Indian Dermatology Online Journal

THROUGH THE LENS
Year
: 2019  |  Volume : 10  |  Issue : 4  |  Page : 492--493

Macula ceruleae with head louse


Archana J Lokhande, Rohini Soni, Tapan K Dhali 
 Department of Dermatology, ESI PGIMSR and Model Hospital, New Delhi, India

Correspondence Address:
Tapan K Dhali
Department of Dermatology, ESI PGIMSR and Model Hospital, New Delhi - 110 015
India




How to cite this article:
Lokhande AJ, Soni R, Dhali TK. Macula ceruleae with head louse.Indian Dermatol Online J 2019;10:492-493


How to cite this URL:
Lokhande AJ, Soni R, Dhali TK. Macula ceruleae with head louse. Indian Dermatol Online J [serial online] 2019 [cited 2021 Sep 23 ];10:492-493
Available from: https://www.idoj.in/text.asp?2019/10/4/492/261786


Full Text



A 21-year-old female patient presented with generalized acute urticaria and itching over the scalp for the past 1 week. On cutaneous examination, wheals of varying sizes were noted. On closer examination of scalp, multiple live nits and lice were present predominantly on bilateral temporo-occipital region which were demonstrated on microscopy [Figure 1]. In addition, few reddish brownish macules of size 1–2 cm were also observed over the same site [Figure 2]. On dermoscopy of these lesions, dusky-brownish hue on erythematous macules with superficial white scales were observed [Figure 3].{Figure 1}{Figure 2}{Figure 3}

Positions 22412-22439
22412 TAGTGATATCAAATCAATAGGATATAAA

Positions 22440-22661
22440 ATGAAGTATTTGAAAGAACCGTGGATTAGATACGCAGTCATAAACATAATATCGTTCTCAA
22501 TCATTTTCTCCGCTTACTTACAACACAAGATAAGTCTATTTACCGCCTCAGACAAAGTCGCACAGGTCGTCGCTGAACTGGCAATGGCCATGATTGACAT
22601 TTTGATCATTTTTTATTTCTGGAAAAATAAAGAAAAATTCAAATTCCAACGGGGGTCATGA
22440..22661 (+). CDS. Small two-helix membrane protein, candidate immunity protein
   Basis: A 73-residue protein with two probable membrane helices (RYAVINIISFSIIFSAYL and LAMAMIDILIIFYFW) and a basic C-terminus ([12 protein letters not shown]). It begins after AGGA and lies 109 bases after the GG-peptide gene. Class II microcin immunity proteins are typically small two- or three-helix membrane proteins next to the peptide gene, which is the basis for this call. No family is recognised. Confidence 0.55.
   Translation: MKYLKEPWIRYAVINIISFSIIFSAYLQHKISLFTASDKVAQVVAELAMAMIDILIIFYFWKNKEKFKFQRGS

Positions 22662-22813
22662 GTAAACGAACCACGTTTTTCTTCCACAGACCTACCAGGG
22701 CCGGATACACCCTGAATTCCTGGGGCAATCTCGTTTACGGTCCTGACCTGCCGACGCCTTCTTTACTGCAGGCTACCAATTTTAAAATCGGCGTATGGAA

Maculae ceruleae are bluish-brown macules of some millimeters to centimeters in size; they have been typically described with pediculosis pubis infestation.[1] It has been hypothesized that these lesions acquire typical color because of hemosiderin deposition secondary to louse bite marks.[2]

We concluded that these lesions are maculae ceruleae, secondary to pediculosis capitis bite, and have not been described with head lice.[3] The patient was treated with topical permethrin 1% lotion and tablet ivermectin 12 mg stat.

Declaration of patient consent

The authors certify that they have obtained all appropriate patient consent forms. In the form the patient(s) has/have given his/her/their consent for his/her/their images and other clinical information to be reported in the journal. The patients understand that their names and initials will not be published and due efforts will be made to conceal their identity, but anonymity cannot be guaranteed.

Acknowledgement

Special thanks to all the staff and residents of Department of Dermatology, ESI PGIMSR and Model Hospital, New Delhi, India.

Financial support and sponsorship

Nil.

Conflicts of interest

There are no conflicts of interest.

References

1Budimčić D, Lipozenčić J, Paštar Z, Tončić RJ. Pediculosis pubis and dermoscopy. Acta Dermatovenerol Croat 2009;17:77-83.
2Betkerur J, Veeranna S. Bites, stings and infestations. In: Inamdar AC, Palit A, Raghunatha S, editors. Textbook of Pediatric Dermatology. 2nd ed. New Delhi: Jaypee Publications; 2014, p. 288.
3Di Stefani A, Hofmann-Wellenhof R, Zalaudek I. Dermoscopy for diagnosis and treatment monitoring of pediculosis capitis. J Am Acad Dermatol 2006;54:909-11.